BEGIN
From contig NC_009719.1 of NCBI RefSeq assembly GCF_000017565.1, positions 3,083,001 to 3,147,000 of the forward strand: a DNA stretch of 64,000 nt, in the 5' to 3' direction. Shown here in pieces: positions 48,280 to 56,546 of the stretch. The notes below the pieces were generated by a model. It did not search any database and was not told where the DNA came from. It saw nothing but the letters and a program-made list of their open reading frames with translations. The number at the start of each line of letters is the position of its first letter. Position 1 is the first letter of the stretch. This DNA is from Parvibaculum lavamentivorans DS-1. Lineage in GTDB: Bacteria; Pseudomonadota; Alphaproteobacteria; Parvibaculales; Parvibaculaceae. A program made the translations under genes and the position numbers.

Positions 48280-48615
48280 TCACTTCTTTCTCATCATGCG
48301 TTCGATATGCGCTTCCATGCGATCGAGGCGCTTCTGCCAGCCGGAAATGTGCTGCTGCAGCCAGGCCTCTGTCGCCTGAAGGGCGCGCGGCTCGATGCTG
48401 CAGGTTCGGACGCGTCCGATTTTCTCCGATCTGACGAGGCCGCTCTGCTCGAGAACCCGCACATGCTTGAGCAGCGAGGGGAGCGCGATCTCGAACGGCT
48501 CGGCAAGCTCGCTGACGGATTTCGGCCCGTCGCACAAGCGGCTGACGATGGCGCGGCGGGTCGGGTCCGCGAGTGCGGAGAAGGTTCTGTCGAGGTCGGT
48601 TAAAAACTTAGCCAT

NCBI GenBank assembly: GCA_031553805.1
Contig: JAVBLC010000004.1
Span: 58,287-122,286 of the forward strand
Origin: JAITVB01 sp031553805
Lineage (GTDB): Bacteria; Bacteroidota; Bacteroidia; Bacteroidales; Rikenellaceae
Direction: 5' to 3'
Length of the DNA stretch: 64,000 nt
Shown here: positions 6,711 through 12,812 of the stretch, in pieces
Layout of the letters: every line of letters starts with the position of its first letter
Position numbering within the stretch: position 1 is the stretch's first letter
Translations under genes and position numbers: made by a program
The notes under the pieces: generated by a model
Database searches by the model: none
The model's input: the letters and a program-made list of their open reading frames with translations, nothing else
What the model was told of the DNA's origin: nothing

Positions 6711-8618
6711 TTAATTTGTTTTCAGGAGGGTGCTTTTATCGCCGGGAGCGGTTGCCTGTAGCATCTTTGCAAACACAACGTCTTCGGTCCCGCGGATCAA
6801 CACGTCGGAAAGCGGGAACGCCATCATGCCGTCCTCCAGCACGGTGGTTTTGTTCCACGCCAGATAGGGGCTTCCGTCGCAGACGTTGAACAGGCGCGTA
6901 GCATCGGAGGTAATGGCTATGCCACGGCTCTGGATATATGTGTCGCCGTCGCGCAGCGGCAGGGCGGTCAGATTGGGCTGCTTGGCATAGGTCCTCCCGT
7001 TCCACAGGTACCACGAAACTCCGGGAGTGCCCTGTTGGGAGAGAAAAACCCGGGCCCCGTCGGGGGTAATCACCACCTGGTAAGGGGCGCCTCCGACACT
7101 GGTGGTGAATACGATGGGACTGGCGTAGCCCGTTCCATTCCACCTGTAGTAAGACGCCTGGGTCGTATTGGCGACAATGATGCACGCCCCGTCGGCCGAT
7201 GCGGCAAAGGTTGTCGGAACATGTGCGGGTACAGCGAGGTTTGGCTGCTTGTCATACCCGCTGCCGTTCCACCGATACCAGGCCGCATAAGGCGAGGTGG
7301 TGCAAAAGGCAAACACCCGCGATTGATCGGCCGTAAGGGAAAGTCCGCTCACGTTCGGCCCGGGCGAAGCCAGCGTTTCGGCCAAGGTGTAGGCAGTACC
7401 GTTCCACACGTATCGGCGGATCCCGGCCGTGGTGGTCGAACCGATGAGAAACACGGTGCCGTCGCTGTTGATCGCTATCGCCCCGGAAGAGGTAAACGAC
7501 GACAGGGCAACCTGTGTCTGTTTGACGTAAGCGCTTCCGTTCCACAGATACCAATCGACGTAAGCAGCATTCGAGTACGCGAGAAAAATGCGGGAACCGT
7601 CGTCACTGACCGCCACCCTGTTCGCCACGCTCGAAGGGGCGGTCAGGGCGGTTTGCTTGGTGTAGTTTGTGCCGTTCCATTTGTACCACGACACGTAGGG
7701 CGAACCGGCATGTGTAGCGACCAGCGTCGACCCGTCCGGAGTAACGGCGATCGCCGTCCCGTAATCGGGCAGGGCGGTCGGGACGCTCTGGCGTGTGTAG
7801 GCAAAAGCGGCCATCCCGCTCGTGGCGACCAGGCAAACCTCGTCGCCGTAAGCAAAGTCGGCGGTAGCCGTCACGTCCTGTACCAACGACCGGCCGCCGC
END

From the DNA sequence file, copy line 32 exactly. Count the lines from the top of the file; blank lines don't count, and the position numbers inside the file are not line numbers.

7501 GACAGGGCAACCTGTGTCTGTTTGACGTAAGCGCTTCCGTTCCACAGATACCAATCGACGTAAGCAGCATTCGAGTACGCGAGAAAAATGCGGGAACCGT